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February 1, 2017 • read
Telehealth in Canada: why we decided to launch Canada’s first 24/7 virtual doctor’s office
We’ve all been there. The blistering, sore throat that greets you first thing in the morning, the late night fever that interrupts your child’s peaceful sleep, or that drawn-out sigh that follows the unfortunate discovery that you’ve run out of medication. We know that scheduling a doctor’s appointment could take days. The thought of sitting for hours in a crowded walk-in clinic or ER to receive routine medical care does not feel comfortable.
Why does it have to be so hard? You can pull up an app for a taxi or food delivery. You can access almost every service imaginable online, to make life a little easier. But healthcare? Despite tremendous technological advances, we’re essentially operating the same way we did 100 years ago. Meanwhile, millions of people globally are tapping into a new, revolutionary way of receiving healthcare – online, via telehealth.
Telehealth (aka telemedicine, e-health) is the remote delivery of healthcare using interactive text, audio, and video technology. It has seen massive adoption in other countries. As a complement to traditional healthcare delivery, it allows providers to treat patients beyond the walls of clinics and hospitals.
US hospital system Kaiser Permanente, one of the largest in the world with over 10 million patients, already conducts more than half of its visits virtually through video and instant message.
In the U.K., companies like Babylon Health are seeing hundreds of thousands of patients each year online. Issue resolution rates and patient satisfaction are very high. 91% of patients say they would use telehealth repeatedly for common medical issues. Additionally, according to extensive research and literature, up to 70% of medical issues can be fully treated by telehealth. On a societal level, this brings substantial public benefit by improving access to health by moving personalized primary care into the community, and by freeing up space in overcrowded clinics and ERs.
We believe that it’s time Canadians had access to this modern, convenient form of healthcare, that has proved its value to patients across the world. That’s why a dedicated team of physicians, organizations, and engineers has come together to create Maple. Maple is a 24/7 platform where, with the click of a button, Canadians in need of a doctor’s care are connected to a physician for an online consultation including diagnosis, prescriptions, and sick notes when needed – no appointments, no lengthy intake forms, and no reception desk required.
Our doctors make all the difference
Our doctors are your Canadian family and ER physicians, practicing in local clinics and hospitals. They use their clinical downtime to see patients on Maple, treating a wide range of primary care concerns, such as eye and ear infections, allergic reactions, cold and flu, mental and sexual health issues, minor injuries, and many other conditions that do not require an office visit. Of the thousands of patients on Maple, our doctors have been able to fully resolve 91% of medical issues. For remaining issues not treatable on Maple, doctors can quickly advise if the patient requires an in-person trip to the clinic, or even the ER in emergency situations.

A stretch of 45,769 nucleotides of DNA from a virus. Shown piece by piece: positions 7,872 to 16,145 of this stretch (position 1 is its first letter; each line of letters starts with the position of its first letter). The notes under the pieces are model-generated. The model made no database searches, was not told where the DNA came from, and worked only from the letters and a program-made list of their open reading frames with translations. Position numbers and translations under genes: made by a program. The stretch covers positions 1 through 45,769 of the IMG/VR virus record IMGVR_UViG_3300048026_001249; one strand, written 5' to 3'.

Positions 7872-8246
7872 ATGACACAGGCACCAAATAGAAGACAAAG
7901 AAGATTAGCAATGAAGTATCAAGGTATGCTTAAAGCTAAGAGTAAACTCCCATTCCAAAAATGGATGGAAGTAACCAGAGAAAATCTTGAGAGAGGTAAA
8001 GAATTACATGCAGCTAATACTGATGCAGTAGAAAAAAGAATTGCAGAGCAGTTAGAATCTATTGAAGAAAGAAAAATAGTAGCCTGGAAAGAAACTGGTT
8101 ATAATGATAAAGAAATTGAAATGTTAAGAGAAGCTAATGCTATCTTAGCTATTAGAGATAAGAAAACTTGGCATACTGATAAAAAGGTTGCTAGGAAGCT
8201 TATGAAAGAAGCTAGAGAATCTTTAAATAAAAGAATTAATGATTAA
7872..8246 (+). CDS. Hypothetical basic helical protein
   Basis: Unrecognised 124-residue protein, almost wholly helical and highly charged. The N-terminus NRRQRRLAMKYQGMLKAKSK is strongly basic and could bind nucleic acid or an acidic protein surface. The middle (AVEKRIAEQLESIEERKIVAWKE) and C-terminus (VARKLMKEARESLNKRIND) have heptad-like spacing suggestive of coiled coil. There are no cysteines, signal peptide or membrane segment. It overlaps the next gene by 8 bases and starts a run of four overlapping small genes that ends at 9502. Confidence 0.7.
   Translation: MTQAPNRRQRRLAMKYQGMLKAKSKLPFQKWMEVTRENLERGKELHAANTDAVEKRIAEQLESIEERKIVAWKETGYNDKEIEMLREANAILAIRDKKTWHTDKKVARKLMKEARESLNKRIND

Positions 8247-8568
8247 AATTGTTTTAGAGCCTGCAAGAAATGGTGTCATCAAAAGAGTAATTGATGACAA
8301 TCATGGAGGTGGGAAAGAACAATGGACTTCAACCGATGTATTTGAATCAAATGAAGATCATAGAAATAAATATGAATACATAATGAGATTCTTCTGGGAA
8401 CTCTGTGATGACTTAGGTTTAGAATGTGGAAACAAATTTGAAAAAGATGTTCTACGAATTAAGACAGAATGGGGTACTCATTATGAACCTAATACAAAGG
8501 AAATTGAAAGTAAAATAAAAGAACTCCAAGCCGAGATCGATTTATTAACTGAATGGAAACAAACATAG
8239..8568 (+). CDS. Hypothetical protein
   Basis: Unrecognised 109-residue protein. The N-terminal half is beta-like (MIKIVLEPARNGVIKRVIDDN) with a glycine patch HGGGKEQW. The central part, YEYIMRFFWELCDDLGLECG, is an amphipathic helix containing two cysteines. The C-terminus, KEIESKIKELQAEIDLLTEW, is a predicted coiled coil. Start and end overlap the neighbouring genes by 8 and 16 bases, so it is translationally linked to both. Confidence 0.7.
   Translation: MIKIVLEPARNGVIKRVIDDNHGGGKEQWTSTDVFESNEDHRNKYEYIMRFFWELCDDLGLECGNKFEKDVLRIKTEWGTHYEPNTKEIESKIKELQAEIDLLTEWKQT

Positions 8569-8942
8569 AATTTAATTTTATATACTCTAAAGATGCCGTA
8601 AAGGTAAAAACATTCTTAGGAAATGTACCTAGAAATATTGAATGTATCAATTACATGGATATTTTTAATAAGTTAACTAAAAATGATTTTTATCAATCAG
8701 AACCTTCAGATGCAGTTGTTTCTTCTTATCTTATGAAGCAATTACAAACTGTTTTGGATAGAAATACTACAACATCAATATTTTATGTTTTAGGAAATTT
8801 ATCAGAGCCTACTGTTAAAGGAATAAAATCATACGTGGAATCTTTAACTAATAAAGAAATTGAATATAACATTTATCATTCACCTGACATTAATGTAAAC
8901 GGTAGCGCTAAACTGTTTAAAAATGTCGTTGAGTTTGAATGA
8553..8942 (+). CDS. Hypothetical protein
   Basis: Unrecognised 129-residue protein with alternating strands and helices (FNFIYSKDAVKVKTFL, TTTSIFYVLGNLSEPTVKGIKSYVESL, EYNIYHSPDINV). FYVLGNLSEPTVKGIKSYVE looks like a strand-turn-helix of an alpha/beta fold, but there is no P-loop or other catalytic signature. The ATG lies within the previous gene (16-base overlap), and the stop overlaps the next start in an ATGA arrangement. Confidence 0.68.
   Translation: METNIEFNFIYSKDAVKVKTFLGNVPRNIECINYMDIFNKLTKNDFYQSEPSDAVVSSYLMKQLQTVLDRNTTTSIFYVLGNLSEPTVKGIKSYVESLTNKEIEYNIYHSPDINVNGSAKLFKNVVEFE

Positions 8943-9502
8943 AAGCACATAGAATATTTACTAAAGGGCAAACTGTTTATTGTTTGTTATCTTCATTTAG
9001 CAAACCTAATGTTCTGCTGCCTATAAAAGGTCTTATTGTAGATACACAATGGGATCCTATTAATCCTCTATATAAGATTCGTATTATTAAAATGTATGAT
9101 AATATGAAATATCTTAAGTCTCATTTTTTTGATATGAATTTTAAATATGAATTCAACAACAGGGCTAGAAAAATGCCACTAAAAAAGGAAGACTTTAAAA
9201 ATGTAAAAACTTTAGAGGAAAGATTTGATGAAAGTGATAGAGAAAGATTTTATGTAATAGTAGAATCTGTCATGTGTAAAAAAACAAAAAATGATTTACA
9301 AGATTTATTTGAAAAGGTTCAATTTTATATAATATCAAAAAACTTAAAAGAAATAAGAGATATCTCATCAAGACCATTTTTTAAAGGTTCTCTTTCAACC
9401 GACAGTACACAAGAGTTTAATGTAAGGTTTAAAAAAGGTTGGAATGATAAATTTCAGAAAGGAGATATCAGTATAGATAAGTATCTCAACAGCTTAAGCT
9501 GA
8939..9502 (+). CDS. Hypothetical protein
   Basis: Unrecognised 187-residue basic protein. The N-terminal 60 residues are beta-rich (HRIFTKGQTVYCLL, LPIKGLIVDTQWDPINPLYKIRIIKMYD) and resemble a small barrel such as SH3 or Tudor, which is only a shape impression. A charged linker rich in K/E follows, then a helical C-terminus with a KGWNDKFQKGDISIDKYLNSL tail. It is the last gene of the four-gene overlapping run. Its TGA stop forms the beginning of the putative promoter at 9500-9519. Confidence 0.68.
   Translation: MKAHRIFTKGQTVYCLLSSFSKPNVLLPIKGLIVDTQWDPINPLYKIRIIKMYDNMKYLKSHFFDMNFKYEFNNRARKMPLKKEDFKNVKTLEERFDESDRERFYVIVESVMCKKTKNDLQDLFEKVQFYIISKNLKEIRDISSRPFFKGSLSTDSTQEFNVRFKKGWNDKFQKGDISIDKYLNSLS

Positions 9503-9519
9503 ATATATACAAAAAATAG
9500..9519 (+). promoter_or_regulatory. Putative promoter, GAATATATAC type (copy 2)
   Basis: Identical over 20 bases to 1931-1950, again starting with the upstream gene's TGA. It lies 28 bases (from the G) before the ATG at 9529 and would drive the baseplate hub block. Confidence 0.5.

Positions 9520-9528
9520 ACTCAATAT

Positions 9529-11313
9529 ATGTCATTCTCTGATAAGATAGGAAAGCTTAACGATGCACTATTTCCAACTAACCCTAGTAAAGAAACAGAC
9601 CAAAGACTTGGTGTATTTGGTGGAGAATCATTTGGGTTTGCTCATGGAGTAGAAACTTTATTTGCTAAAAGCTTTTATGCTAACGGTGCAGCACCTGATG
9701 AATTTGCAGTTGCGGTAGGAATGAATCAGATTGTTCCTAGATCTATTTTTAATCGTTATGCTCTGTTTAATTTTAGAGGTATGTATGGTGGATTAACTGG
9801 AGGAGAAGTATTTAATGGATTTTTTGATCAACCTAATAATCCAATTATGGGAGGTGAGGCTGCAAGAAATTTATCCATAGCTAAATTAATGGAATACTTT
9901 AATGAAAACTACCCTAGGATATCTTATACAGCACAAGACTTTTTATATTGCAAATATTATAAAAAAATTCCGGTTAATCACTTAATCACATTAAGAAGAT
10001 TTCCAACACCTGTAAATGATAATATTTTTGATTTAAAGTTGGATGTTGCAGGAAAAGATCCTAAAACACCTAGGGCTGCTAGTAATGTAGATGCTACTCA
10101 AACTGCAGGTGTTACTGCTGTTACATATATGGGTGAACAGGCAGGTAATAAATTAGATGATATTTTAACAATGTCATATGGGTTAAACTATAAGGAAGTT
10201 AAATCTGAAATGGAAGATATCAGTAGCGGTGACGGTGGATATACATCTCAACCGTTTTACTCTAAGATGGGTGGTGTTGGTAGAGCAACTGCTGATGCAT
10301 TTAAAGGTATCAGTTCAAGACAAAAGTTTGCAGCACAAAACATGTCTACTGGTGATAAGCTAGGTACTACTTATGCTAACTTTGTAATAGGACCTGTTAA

Understanding fees for healthcare services not covered publicly
Due to its novelty, most Canadian provincial health plans do not insure services like Maple. So just like with other uninsured services, like seeing the dentist, there is a fee for the doctor’s care. In the meantime, fees for seeing doctors on Maple are reimbursable under many private health insurance plans, including HSAs.
Similar to dental and drug costs, progressive employers are stepping up to cover telehealth costs for their employees. This trend is expected to accelerate given that in the US, 60% of employers provide telehealth coverage for their employees as a standard benefit. This number is expected to grow to 90% by 2018, due to the proven ability of telehealth to make employees healthier, happier, more productive, and less likely to miss work for medical visits. It is our hope that provincial governments, insurance providers, and employers will choose to fund services like Maple in the future, to increase their accessibility for all Canadians.
As a nation, we pride ourselves on our healthcare system’s public accessibility and excellent physician care. However, as Steve Jobs once said, “Innovation distinguishes between a leader and a follower”. Canada’s healthcare system must embrace change in order to remain a global leader. Through innovation, Maple is on a journey to make healthcare more comfortable for all Canadians. No matter who they are, or where they live, or their ability to access care.
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